I thought it would be interesting to share with you an example of a typical day for us on the road. But what is a typical day? Sometimes we’re coming setting up camp, or going and breaking down camp, or settled in a place and cooking meals and doing laundry and running errands, or exploring fabulous new places. I wouldn’t be able to construct a “typical” day if I flexed all my creative muscles. So, here’s what we did today.
Last night we weren’t sure where we were heading this morning. We wanted to go to Ridgway State Park, but the forecast called for snow in the mountains this morning. We woke up early intending to pack up and go as soon as possible, but after reviewing the mountain pass highway cameras and seeing snow covering the road we would be traveling in an hour, we scrapped Ridgway and went to Plan B: a night in Moab on the way to Grand Junction. That meant we could slow down and have a leisurely breakfast before leaving Cortez. We ate our breakfast burritos that we’d packaged for the car ride at the Airstream dinette in our PJs while reading.
J and I have fallen into usual sets of responsibilities to divide and conquer tasks when we depart campsites. J, mercifully, deals with emptying and cleaning the gray water (from sinks and shower) and black water (from toilet) tanks. I get the more fun jobs of securing the indoors and hitching the Airstream to the truck. We broke down our “yard” last night since we knew we were leaving in the morning, loading the DirecTV dish, dog fencing, and CGear mats into the truck.
Bugsy’s role is supervisor.
On the road
I admit, J drives 67% of the time. Today, I passengered. Thanks, J! Bugsy rides in her crate on the floor in the backseat area, where she’s safe and comfortable on a cushy bed with her blankies. Today’s drive was just under two hours, on the short side for us this trip.
Arriving in Moab
It’s like the opposite of our departure routine: when we arrive, J hooks up the tubes and cables, and I unhitch the truck and stabilize the Airstream and put the inside back together. If we’re setting up the yard or the DirecTV dish, we’ll usually do that together.
Lunch and hiking
Since we were in a hurry to hit the trail, we picked up sandwiches at Moonflower Co-op to eat on our hike. You cannot pick a bad hike in Moab. Our criteria today were: close to town, not crowded or bikey, and (as it was a little rainy) not a water hike. We hiked Culvert Canyon to Jeep Arch (since these instructions were written, the trail has been simplified, rerouted, and signed) and it was a fun and beautiful 4-mile hike!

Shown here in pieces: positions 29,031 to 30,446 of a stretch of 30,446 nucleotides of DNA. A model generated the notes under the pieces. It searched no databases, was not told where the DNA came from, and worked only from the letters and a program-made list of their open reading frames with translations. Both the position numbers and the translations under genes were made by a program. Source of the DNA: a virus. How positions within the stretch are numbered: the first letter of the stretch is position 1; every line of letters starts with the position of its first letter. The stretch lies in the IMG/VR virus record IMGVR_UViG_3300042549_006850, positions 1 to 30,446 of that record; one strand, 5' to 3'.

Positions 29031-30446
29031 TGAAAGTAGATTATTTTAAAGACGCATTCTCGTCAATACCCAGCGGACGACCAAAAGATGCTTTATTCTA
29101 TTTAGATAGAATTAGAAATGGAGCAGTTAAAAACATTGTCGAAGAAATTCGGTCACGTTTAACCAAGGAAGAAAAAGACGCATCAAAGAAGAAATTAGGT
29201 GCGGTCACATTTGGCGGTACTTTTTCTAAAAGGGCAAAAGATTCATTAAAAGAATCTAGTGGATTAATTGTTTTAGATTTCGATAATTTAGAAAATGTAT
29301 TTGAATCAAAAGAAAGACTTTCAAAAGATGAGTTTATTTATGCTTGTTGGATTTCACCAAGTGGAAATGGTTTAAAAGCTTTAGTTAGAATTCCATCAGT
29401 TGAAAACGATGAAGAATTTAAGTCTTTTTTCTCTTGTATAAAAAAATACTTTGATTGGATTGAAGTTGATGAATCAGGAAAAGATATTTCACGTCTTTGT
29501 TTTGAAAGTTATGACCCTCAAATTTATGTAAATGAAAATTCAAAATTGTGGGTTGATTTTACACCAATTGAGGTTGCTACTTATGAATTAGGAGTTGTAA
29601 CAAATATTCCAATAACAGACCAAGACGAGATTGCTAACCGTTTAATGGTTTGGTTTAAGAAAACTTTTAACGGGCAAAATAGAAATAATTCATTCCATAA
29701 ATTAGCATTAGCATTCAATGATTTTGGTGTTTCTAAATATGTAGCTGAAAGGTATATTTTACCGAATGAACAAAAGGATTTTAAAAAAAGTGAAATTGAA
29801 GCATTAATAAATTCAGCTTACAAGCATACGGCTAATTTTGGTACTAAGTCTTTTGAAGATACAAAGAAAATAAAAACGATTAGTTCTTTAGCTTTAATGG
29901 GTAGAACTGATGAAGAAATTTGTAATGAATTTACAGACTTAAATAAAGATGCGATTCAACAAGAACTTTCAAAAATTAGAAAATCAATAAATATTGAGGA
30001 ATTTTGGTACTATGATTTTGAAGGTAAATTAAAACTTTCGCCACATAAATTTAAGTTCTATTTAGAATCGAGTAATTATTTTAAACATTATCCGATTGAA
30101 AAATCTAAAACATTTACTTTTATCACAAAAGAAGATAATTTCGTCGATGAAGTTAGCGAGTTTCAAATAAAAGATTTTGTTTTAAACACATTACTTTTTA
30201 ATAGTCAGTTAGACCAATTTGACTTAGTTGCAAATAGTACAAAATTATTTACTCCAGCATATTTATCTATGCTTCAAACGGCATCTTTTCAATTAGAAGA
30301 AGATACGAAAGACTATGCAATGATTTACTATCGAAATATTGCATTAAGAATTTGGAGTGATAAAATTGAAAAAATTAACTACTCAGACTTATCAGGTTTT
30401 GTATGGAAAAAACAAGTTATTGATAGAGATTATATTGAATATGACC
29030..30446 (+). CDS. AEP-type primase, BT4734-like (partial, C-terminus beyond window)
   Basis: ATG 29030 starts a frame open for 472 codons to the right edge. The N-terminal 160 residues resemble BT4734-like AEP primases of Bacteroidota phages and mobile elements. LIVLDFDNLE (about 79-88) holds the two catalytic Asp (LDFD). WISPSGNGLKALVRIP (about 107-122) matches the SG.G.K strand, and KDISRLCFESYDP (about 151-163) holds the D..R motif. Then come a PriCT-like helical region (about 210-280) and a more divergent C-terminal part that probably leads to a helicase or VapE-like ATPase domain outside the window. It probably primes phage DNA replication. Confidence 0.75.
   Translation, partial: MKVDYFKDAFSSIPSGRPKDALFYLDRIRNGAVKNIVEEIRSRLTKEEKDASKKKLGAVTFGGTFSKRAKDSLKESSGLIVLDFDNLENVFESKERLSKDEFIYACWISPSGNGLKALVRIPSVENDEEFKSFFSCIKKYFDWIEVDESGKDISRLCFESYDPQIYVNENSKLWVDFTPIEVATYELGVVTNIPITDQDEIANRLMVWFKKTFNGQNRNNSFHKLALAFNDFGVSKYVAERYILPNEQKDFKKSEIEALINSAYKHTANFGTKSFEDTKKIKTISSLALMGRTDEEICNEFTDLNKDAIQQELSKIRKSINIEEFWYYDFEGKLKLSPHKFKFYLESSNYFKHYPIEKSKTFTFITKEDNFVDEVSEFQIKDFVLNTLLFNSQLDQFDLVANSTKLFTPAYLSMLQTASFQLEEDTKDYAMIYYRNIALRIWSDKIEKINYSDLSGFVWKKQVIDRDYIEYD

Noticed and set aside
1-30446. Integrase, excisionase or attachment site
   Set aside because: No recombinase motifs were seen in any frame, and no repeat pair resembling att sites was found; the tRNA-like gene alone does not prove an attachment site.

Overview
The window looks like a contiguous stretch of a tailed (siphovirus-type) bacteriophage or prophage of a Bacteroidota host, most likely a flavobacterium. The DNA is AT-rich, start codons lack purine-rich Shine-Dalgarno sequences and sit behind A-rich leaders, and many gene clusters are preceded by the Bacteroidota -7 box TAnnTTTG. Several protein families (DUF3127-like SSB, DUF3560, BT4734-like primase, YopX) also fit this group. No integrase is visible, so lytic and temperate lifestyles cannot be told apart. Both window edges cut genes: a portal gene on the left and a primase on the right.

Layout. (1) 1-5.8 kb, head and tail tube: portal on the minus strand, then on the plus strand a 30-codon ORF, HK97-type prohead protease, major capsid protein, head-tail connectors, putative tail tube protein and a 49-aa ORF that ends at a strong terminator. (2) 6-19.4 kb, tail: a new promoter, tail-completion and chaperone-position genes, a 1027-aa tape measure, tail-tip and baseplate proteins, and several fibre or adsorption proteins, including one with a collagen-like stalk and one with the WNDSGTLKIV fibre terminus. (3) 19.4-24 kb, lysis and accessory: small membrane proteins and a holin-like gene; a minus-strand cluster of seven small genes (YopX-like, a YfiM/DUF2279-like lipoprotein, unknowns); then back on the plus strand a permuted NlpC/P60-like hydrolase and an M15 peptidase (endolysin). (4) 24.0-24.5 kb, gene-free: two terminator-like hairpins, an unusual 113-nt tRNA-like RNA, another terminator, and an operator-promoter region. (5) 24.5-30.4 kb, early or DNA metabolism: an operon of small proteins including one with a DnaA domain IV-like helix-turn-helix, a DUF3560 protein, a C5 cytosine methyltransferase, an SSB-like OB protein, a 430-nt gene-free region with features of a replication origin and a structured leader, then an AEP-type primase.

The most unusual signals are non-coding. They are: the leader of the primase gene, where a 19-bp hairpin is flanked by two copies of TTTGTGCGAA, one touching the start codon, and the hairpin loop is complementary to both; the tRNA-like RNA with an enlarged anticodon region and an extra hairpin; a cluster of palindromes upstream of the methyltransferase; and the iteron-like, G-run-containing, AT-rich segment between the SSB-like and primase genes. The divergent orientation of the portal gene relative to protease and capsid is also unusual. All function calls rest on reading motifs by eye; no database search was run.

Dinner and drinks
When we got home, we gave Bugsy dinner, and when she retired to the bedroom we humans left for the evening. Since we’re in a cool town and not out in the middle of nowhere, it’s fun to go out on the town for a drink and treat ourselves to a meal we can’t get just anywhere. Usually we try to eat out no more than meal a day (and often it’s zero), but Moab is a special place and we wanted to take advantage of being there for a night. It was still a little rainy, but we had a nice walk to Moab Brewery for a quick beer, and dinner at Sabaku Sushi. We arrived at 5:50 on the old-people schedule, and still had to wait 20 minutes for a seat at the sushi bar. The food and service were once again stellar. Yes, sushi in Utah can be excellent–they fly their fish in a few times a week overnight from Hawaii.
Relaxing at home
Now we’re at home, watching the new Veep and Silicon Valley (Bugsy’s still in the big bed), while I research campgrounds and hiking in Grand Junction, where we’re headed in the morning. And J just brought me a rootbeer float. It has been a great day!